CAIRO (Reuters) - Egyptian Prime Minister Essam Sharaf said on Monday he would reshuffle his cabinet within a week, but crowds protesting at slow reforms and foot-dragging in prosecuting the ex-president said they were not satisfied.
Protesters rejected Sharaf’s statement on state television, in which he also said he had asked Interior Minister Mansour el-Essawy to speed up measures to restore security and order in Egypt, and threatened to continue their demonstration.
Four days of protests in Cairo’s Tahrir Square have brought traffic in the heart of the capital to a standstill.
Separate protests by hundreds of people were also under way in the Mediterranean city of Alexandria and the city of Suez. Many Egyptians say remnants of the ex-president Hosni Mubarak’s regime in the police and judiciary are trying to delay trials of those accused of crimes before the January 25 uprising.
Sharaf said he had decided to “conduct a cabinet reshuffle within a week to achieve the objectives of the revolution.” Some cabinet members, mainly technocrats, were appointed in the last days of Mubarak’s rule.
Sharaf said he had also decided to reshuffle provincial governors to meets public aspirations.
Protesters who listened to Sharaf’s speech on loudspeakers at Tahrir Square immediately rejected his gesture.
“We came to Tahrir (Square) and will not leave it because Mubarak and his regime have not been tried yet,” said Nader el-Sayed, a former football player who is among more than 2,000 people camping in the square.
Protesters in Alexandria put up a banner saying: “We reject Sharaf’s statement” and said they were considering escalating their protests.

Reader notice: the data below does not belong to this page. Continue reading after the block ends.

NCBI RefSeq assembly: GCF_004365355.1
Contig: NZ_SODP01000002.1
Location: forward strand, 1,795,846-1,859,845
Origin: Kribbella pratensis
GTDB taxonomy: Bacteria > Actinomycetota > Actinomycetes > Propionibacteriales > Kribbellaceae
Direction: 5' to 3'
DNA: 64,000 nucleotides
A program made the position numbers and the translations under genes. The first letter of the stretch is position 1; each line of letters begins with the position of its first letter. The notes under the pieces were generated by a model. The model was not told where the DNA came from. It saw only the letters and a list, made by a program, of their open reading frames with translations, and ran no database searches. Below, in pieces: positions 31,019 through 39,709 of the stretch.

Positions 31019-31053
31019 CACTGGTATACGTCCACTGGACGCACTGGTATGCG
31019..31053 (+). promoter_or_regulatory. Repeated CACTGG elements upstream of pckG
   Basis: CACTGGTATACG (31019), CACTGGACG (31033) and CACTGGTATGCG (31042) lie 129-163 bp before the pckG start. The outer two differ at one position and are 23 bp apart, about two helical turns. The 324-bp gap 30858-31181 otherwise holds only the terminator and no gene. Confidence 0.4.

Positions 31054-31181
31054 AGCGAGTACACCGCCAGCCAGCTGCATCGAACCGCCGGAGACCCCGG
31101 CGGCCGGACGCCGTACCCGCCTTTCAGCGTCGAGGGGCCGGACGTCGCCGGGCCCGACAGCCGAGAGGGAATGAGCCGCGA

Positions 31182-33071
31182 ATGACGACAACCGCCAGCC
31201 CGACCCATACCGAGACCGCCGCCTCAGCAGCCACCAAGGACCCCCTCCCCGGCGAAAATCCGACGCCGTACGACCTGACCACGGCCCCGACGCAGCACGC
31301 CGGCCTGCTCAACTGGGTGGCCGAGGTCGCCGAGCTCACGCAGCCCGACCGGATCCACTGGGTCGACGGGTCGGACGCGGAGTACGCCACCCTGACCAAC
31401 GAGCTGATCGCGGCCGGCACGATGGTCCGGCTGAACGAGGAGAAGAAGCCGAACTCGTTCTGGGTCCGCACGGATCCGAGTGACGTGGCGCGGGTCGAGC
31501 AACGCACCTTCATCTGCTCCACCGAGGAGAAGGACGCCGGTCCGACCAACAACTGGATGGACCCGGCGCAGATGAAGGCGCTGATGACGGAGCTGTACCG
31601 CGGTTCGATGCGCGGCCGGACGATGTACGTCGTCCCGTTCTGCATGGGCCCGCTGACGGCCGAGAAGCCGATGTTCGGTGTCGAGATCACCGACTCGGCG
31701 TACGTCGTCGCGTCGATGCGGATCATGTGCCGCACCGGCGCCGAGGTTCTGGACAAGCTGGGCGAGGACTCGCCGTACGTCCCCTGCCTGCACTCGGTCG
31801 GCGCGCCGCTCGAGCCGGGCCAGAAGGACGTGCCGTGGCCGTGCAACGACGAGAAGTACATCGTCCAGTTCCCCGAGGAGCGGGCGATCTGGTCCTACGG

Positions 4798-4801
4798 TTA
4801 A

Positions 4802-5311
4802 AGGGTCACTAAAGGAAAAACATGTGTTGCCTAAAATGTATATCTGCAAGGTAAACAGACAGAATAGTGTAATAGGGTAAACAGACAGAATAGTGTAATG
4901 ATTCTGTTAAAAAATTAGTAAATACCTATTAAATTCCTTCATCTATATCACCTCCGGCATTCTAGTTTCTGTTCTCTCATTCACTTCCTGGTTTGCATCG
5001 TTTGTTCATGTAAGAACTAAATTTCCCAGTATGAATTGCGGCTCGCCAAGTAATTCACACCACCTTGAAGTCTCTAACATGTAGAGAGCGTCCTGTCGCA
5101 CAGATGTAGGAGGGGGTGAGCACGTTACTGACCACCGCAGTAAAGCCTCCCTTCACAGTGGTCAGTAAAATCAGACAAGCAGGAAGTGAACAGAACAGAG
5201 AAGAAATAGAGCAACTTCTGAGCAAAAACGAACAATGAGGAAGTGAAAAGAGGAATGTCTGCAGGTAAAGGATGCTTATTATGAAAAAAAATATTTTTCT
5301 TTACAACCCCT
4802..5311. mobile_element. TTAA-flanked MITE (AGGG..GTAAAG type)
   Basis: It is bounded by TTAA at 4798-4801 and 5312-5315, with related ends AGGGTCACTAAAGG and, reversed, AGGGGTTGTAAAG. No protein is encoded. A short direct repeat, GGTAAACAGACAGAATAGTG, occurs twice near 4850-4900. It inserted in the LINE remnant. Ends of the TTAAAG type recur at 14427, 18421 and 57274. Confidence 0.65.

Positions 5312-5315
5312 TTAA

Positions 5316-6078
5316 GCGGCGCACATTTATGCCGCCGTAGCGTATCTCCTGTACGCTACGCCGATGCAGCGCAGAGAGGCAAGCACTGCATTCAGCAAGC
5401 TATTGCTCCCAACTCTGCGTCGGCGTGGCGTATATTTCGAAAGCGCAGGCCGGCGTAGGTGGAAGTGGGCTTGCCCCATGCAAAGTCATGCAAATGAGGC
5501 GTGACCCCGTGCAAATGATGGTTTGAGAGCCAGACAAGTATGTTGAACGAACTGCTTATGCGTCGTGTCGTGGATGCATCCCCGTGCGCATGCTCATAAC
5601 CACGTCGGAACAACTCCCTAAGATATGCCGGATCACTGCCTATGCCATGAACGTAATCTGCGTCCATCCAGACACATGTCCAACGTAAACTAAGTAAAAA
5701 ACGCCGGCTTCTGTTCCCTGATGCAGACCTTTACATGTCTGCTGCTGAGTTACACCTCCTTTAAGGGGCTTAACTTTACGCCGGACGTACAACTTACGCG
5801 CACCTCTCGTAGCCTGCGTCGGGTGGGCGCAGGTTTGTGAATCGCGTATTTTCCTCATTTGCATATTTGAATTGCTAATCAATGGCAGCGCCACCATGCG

Monday’s protests extended demonstrations for swifter reforms that began on Friday. Some protesters have camped out in Tahrir, erecting tents and canopies on traffic islands in the square.
The square was the heart of the movement that brought down Mubarak on February 11. Five months on, many Egyptians are frustrated that Mubarak’s trial has yet to start, though other Egyptians are tired of the protests that disrupt their lives.
A banner at one entrance to Tahrir read: “Revolution first and if needed we are ready to sacrifice with our souls whatever is precious for the revolution to continue and not be stolen.”
Mubarak’s trial is set for August 3, but protesters say the army has been reluctant to put the former president in the dock.
Former interior minister Habib al-Adli has been jailed for 12 years for corruption, but his trial over the killing of protesters continues. Protesters say the Interior Ministry has yet to be purged of officials who backed tough police tactics.
Sharaf also urged the ruling Supreme Judicial Council to hold trials of former officials under Mubarak and policemen accused of killing protesters in public.
Police used live ammunition, rubber bullets and tear gas during the 18-day uprising. More than 840 people were killed.
The Public Prosecution office, apparently trying to satisfy protesters, posted a list of the legal measures it had taken against senior officials of the Interior Ministry accused of killing protesters, including trial dates.
But that did not placate the protesters.
“I will continue to protest until the demands of the revolution are met. It is not fair that those who killed the protesters are still sitting in their offices ... and have not been tried and sentenced yet,” said John Noshy, a 23-year-old student and one of the protesters in Tahrir on Monday.
Some Egyptians, frustrated by months of turmoil, have criticized protesters for again bringing the center of the city to a standstill and for shutting off a vast administrative building that stands on the edge of the square.
“The protesters during Egypt’s uprising were accused of similar accusations,” Noshy said. “But when the revolution succeeded in removing Mubarak in 18 days, everyone said it was a great thing and that the protesters were good people.”
There was no sign of a police or army presence in the Tahrir Square area.
Additional reporting by Ahmed Tolba in Cairo, Abdel Rahman Youssef in Alexandria, writing by Yasmine Saleh and Sami Aboudi; editing by Tim Pearce